A few weeks ago, the Guardian published an article in which various ‘experts’ revealed what they got wrong during the pandemic. Anyone hoping to read ‘lockdown – I was wrong on lockdown’ will be disappointed, although Professor Allyson Pollock of Newcastle University did admit she should have spoken out against school closures.
Our old friend Neil Ferguson was humble enough to list three things he got wrong, although none of them, strangely, makes any reference to Sweden. Recall that Ferguson’s team forecast up to 90,000 deaths in Sweden without mitigation. Yet two years later, the official count stands at only 16,000.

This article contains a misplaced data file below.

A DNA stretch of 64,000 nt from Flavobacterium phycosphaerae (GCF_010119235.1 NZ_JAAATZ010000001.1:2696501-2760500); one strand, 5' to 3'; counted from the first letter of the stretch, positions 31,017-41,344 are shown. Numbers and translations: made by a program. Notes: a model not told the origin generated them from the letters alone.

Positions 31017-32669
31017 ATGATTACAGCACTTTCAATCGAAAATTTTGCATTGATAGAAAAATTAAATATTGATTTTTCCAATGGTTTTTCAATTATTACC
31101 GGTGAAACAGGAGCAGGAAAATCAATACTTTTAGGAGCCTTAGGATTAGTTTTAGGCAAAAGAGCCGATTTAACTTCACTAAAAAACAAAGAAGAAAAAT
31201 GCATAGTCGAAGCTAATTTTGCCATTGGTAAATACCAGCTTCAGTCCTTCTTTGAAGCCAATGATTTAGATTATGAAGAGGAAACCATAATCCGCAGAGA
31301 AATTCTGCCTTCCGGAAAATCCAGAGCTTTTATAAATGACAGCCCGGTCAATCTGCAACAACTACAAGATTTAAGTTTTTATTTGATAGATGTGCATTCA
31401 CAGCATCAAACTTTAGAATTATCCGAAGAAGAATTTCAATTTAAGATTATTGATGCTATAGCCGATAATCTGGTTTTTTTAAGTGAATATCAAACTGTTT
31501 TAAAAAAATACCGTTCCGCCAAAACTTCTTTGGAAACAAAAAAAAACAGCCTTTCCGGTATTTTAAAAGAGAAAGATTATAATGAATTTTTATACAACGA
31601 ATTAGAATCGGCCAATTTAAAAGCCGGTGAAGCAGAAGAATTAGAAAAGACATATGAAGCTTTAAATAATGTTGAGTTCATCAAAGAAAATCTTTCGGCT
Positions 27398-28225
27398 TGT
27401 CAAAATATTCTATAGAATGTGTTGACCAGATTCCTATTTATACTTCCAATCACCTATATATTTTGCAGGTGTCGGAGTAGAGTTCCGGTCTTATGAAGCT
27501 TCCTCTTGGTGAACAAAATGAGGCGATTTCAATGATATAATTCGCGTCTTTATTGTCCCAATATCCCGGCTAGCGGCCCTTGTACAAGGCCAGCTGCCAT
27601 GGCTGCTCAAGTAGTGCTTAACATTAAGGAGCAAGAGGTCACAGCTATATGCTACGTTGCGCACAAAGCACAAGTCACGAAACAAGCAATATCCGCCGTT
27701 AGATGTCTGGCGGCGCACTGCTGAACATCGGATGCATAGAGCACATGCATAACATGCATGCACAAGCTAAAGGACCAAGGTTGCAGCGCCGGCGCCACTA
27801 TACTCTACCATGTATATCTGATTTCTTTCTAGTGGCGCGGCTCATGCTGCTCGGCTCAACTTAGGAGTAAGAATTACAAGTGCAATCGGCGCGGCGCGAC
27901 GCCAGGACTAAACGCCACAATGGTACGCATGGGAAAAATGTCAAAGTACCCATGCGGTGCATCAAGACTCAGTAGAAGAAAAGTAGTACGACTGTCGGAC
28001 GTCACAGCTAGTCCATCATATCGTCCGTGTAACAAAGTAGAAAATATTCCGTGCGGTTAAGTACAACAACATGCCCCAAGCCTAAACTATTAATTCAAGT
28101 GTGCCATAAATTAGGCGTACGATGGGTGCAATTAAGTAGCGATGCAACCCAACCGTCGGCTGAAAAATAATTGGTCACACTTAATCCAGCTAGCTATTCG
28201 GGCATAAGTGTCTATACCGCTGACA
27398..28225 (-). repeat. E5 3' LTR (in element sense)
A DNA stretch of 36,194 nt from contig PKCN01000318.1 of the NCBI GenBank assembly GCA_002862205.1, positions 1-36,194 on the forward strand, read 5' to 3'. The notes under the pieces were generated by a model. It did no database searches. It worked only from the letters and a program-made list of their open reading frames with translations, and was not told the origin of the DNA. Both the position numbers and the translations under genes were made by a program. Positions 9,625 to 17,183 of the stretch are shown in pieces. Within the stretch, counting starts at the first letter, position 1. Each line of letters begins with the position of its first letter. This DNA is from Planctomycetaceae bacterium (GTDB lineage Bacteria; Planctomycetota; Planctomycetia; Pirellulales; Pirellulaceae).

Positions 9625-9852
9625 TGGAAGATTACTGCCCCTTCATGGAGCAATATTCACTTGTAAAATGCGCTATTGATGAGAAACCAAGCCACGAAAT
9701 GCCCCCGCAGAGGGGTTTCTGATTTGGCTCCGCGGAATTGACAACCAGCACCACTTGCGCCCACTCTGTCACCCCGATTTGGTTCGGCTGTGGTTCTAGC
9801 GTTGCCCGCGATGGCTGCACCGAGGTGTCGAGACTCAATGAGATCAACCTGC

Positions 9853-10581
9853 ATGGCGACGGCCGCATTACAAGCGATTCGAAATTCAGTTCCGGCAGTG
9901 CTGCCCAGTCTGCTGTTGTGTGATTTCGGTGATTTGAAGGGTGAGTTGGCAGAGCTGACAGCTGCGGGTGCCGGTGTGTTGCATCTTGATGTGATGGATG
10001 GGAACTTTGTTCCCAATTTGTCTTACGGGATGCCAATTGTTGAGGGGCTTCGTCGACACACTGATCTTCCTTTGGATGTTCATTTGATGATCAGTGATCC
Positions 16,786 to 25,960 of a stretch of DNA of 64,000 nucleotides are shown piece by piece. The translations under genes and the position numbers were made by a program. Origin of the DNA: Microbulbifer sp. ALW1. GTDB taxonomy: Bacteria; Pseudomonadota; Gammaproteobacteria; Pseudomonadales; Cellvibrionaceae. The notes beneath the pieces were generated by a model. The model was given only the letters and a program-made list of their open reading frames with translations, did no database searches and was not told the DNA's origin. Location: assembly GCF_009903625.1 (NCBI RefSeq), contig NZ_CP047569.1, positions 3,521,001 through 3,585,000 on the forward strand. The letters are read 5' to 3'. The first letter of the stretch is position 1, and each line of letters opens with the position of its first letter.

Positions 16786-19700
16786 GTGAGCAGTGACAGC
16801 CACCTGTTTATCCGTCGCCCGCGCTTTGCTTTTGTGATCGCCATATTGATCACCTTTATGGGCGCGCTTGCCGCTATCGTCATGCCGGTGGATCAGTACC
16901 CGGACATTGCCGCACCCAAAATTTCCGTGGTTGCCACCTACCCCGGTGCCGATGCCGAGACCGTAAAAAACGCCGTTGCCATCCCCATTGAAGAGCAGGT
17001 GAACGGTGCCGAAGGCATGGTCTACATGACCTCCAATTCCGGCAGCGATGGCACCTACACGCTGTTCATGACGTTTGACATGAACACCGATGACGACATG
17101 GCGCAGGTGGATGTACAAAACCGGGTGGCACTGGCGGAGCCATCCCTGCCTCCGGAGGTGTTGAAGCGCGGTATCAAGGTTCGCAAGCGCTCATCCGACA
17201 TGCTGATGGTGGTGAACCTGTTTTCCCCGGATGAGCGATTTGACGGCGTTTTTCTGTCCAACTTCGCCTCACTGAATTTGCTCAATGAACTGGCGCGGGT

You might assume this would have led Ferguson to revise his beliefs concerning the efficacy of lockdown. After all, his model made a clear prediction concerning, and that prediction simply failed to materialise. Alas, no. All three of his self-confessed errors concern relatively minor details of epidemiological modelling.
Another familiar name among the Guardian’s line up is Devi Sridhar – chair of global public health at the University of Edinburgh. Yet once again, her big admission suggests no real updating of beliefs on her part.
Sridhar previously advocated ‘Zero Covid’ – something that was never tenable in a large, dense, highly connected country like the U.K. But the wrongness of her ‘Zero Covid’ stance isn’t what she wants to own up to.